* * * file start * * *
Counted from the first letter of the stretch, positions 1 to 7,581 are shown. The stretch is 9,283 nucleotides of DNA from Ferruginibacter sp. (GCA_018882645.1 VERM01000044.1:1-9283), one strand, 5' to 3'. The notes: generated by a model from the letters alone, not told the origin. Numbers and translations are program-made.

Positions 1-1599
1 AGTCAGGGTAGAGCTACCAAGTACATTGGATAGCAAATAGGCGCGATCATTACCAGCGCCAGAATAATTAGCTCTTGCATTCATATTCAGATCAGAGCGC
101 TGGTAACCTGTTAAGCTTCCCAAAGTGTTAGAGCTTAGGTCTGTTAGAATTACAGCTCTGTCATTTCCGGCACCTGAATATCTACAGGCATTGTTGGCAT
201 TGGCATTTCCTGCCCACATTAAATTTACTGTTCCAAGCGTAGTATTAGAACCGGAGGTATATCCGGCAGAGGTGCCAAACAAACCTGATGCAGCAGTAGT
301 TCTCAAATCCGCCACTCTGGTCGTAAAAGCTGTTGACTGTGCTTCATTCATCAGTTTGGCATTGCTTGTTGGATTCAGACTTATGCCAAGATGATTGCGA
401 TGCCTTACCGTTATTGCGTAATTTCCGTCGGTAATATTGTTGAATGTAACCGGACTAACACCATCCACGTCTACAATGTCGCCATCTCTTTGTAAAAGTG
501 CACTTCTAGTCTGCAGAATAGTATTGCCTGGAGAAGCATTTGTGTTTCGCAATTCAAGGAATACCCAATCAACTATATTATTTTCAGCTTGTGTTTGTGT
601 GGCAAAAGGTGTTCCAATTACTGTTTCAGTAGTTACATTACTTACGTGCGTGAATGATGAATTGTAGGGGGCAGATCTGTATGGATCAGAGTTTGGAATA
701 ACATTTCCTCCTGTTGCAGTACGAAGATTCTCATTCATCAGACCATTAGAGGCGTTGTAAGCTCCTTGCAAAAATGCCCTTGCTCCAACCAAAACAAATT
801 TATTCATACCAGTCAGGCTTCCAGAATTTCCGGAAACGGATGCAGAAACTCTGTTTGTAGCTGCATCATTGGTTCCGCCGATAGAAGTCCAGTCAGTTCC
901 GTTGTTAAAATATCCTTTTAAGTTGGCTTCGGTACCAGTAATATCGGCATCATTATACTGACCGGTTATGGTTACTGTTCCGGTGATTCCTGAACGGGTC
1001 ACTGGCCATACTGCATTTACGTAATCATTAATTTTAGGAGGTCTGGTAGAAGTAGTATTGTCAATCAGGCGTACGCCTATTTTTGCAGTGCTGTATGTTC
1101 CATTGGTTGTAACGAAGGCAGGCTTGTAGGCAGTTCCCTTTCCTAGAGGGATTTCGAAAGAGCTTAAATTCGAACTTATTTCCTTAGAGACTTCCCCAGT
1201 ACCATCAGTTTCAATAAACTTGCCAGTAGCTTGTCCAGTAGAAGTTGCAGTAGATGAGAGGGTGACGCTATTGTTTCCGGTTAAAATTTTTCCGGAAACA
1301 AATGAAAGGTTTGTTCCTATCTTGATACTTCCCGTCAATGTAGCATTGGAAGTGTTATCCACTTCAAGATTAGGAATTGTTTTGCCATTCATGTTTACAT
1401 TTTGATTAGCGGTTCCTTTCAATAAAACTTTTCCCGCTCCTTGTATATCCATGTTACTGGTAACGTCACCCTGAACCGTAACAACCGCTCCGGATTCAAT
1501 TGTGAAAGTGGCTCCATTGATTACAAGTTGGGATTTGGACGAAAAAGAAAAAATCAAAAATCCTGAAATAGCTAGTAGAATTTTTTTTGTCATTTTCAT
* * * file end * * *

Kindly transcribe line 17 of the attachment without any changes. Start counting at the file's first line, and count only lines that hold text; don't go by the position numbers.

1401 TTTGATTAGCGGTTCCTTTCAATAAAACTTTTCCCGCTCCTTGTATATCCATGTTACTGGTAACGTCACCCTGAACCGTAACAACCGCTCCGGATTCAAT